Bonita Jo (Bunny)
David William (see also this entry)
Here’s a couple of shots of my mom and I sitting on the front porch of our house in Apollo – we lived in two different places – one in the lower part of town, the other ‘up on the hill’ (Oak Hill) (map).
Take a wild guess who coached me to make that gesture?
Love ya dad.
I start to remember my father’s career starting around the time he got a job at the US Steel Monroeville Research Center. (everybody’s welcome to help me fill in his earlier years in the steel mill, then San Diego in the Navy and then as a door-to-door insurance salesman – all I know is stories passed on) If I remember right, he started out doing welding for vacuum systems, which led him into a position on the new one-million-volt electron microscope US Steel was buying. That was a rough time for him – apparently he’d claimed a high-school diploma and didn’t actually have it! So he had to hurriedly cram for and take the GED, not something you just do in a week. He did. He also learned electronics via correspondence, amazing to me even now. He worked at US Steel for (I think) twelve years, took early retirement and moved to a job at the University of Colorado’s Molecular, Cellular and Developmental Biology.
Here’s some photos from George’s time at US Steel’s Monroeville Research Center:
The MVEM (Million Volt Electron Microscope) building at US Steel’s Monroeville Research Center. Very modern! Coolest building on the whole campus.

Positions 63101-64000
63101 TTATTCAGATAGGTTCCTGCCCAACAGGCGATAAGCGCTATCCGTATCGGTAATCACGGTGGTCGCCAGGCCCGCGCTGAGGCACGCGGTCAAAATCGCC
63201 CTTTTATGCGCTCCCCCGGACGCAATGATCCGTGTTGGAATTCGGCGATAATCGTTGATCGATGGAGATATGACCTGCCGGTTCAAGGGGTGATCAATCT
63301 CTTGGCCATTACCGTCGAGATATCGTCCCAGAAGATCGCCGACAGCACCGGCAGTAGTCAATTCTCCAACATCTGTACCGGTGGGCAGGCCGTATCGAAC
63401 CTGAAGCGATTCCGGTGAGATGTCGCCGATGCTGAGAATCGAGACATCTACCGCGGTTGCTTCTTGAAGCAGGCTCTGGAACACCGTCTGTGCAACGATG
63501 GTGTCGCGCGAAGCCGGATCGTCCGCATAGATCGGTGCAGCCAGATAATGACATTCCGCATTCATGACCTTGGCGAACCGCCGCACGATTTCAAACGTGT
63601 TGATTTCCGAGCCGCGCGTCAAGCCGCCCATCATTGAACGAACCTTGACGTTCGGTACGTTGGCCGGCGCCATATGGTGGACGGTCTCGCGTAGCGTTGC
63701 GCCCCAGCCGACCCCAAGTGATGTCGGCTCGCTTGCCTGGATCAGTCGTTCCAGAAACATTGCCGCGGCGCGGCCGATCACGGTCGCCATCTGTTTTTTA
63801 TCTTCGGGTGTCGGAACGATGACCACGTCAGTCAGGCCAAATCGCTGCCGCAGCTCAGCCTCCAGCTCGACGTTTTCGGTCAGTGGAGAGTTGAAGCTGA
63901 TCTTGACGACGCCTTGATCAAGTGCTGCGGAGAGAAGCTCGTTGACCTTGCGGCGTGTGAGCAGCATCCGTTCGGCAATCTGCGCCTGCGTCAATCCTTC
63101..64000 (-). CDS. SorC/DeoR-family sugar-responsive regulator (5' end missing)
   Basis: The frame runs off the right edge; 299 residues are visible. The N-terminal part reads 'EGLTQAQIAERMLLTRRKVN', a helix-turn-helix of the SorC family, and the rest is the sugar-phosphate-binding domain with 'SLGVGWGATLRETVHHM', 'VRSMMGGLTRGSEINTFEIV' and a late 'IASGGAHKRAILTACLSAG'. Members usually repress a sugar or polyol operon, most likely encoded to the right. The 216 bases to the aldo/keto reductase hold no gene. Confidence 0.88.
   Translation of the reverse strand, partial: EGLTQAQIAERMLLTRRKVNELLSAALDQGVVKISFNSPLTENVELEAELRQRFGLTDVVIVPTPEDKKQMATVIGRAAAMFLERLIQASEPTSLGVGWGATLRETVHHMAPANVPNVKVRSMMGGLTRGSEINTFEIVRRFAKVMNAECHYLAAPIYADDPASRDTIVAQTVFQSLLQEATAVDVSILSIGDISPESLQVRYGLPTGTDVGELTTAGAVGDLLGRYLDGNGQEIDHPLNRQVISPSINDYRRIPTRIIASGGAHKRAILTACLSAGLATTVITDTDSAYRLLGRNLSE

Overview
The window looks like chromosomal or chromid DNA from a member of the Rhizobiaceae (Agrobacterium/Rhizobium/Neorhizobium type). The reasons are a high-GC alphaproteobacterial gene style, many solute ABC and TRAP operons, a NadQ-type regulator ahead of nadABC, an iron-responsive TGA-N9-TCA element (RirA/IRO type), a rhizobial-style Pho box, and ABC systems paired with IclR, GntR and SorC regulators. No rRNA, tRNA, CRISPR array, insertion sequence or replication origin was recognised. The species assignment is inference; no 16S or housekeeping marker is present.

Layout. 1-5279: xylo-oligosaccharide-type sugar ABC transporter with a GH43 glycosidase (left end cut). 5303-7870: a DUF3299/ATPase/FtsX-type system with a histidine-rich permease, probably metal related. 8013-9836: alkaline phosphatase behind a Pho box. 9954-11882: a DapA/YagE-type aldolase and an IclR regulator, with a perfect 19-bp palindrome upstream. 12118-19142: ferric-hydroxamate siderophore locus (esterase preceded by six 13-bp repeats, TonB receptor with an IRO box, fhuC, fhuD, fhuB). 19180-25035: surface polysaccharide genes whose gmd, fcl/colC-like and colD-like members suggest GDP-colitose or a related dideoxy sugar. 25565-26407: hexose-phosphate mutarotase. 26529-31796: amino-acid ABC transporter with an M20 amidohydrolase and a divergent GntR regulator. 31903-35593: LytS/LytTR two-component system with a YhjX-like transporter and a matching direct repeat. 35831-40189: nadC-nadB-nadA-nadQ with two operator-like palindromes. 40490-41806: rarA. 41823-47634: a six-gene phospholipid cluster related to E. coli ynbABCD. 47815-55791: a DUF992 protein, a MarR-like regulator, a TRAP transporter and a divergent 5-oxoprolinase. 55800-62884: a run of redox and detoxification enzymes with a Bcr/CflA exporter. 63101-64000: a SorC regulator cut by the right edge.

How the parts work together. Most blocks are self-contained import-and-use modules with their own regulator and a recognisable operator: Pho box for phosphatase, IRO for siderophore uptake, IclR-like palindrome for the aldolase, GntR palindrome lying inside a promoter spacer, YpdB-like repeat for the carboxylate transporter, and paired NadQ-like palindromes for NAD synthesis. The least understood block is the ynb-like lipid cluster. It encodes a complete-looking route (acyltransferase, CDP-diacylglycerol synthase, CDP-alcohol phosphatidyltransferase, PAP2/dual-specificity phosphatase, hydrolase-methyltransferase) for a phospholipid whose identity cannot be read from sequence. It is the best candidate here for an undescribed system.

The RCA 1-million-volt transmission electron microscope. That’s George at the console – he spent thousands of hours running this sci-fi-lookin thing. I spent a fair bit of time here with him on various occasions. The room was kept darkened when the microscope was in use. That, combined with the huge, hulking supports, the humming of pumps, clicking relays and control switches only made it more exciting. This was the glowing heart of scientific research at the time – and my dad was square in the middle of it!
This is the ‘accelerator room’ – I think they called it that because it made your heart race to come up the stairs, turn a corner and see this. It’s a Cockcroft-Walton generator and was a part of early ‘atom smashers.’ This is where the one million volts of energy was generated to accelerate the electrons into the microscope’s ‘column’ downstairs.
Cutting-edge, state-of-the-art video recording technology! 2″ reel-to-reel VTR (before cassettes and helical scan!) I think they were recording steel samples being heated/stressed mechanically to watch the crystalline structure change in real time. Never-before-seen effects!
My father didn’t just -work- on this machine, he helped assemble it. This transformer is below the floor of the accelerator room shown above. There’s my dad, as usual, up to his elbows in the dirtiest job. I think he loved doing the ‘messy’ jobs that no one else wanted to do.